If there is a local taxation this means that the municipality offers a service or has a responsibility? What is the service that should be offered by the municipality? If the municipality collects a tax, does this mean that the municipality is responsible for capital expenditures, asset renewal and extension ? (O&M being covered by tarif)knowing that these investments are often shared by several municipalities.

French experience (36 000 municipalities, responsible for water, sanitation and hygiene) rapidly showed that the municipalities had to come together into intermunicipal organisations to ensure financial sustainability. Therefore a common model is intermunicipal management of sanitation (and often water).It can be a through direct management (a intermunicipal public organisation) or delegated to a private partner in charge of operating.

Local taxations are be used to participate in capital investment, extension and asset renewal but it is often not enough (subsidies are required from the national level, the regional water agencies and the European Union.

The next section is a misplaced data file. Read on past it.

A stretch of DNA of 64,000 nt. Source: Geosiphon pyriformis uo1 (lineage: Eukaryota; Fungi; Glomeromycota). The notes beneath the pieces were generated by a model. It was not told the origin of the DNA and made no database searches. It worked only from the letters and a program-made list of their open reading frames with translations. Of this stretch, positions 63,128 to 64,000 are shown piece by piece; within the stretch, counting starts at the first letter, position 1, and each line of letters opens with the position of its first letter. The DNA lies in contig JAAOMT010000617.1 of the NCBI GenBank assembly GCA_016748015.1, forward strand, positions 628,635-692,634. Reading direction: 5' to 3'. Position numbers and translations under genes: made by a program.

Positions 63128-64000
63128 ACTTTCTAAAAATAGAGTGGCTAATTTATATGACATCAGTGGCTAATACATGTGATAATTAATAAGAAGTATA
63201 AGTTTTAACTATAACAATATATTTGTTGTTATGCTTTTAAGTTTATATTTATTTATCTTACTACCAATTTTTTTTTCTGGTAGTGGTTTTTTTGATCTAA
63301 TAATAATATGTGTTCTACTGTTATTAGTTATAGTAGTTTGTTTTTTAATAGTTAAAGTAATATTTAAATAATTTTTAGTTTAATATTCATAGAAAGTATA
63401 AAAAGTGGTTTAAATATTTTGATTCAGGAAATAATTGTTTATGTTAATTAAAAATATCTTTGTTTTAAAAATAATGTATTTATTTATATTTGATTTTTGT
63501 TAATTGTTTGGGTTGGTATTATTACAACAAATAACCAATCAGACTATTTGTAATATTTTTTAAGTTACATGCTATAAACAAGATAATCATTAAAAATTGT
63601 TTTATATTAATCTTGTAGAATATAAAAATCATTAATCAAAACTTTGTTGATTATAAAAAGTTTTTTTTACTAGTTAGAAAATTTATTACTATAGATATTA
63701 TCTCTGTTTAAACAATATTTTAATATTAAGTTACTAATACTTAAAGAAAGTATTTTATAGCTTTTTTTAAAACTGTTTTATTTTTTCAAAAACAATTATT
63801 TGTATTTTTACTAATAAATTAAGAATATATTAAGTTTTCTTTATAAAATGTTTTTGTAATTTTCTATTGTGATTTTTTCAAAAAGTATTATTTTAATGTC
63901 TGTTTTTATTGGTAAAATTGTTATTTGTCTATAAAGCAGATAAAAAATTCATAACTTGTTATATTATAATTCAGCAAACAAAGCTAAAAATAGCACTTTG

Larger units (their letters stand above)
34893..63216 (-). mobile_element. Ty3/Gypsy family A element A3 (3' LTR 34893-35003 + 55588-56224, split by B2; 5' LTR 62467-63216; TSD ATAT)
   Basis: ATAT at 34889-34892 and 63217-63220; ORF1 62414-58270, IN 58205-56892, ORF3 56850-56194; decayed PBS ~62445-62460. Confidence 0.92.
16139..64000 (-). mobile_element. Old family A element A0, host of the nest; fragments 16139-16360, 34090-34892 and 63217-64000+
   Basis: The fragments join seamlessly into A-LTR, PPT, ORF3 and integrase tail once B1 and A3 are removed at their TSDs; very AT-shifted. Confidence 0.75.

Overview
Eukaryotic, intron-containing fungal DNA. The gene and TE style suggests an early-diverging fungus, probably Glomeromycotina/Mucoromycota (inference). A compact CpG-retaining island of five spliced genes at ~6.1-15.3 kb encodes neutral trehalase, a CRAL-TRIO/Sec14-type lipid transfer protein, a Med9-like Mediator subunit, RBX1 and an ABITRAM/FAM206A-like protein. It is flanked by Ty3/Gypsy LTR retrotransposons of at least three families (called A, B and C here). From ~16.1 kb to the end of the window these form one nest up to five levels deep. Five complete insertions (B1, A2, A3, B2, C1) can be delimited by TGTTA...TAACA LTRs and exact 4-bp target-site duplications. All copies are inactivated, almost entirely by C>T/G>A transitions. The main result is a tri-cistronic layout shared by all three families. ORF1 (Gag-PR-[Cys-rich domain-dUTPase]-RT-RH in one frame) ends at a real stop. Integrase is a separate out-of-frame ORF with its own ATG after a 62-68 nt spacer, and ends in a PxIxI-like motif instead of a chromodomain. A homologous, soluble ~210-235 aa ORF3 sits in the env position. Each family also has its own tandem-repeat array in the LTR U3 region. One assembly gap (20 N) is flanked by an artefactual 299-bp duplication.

The tarif is supposed to cover O&M.

One of the disadvantage of this system is that there is an inequality in the amount of the tariff and in the amount of taxes depending on where people live.

In any case the French experience shows that the intermunicipal level probably a more appropriate level to raise taxes for sanitation and that there is still a need for funds from the national level to support local investment.

Cécile
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  • ggalli
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Re: Local taxation? What a crap idea!

Dear Joe/Guy and others,

Great discussion, thanks for this. Due to my limited experience I will merely provide a point of discussion.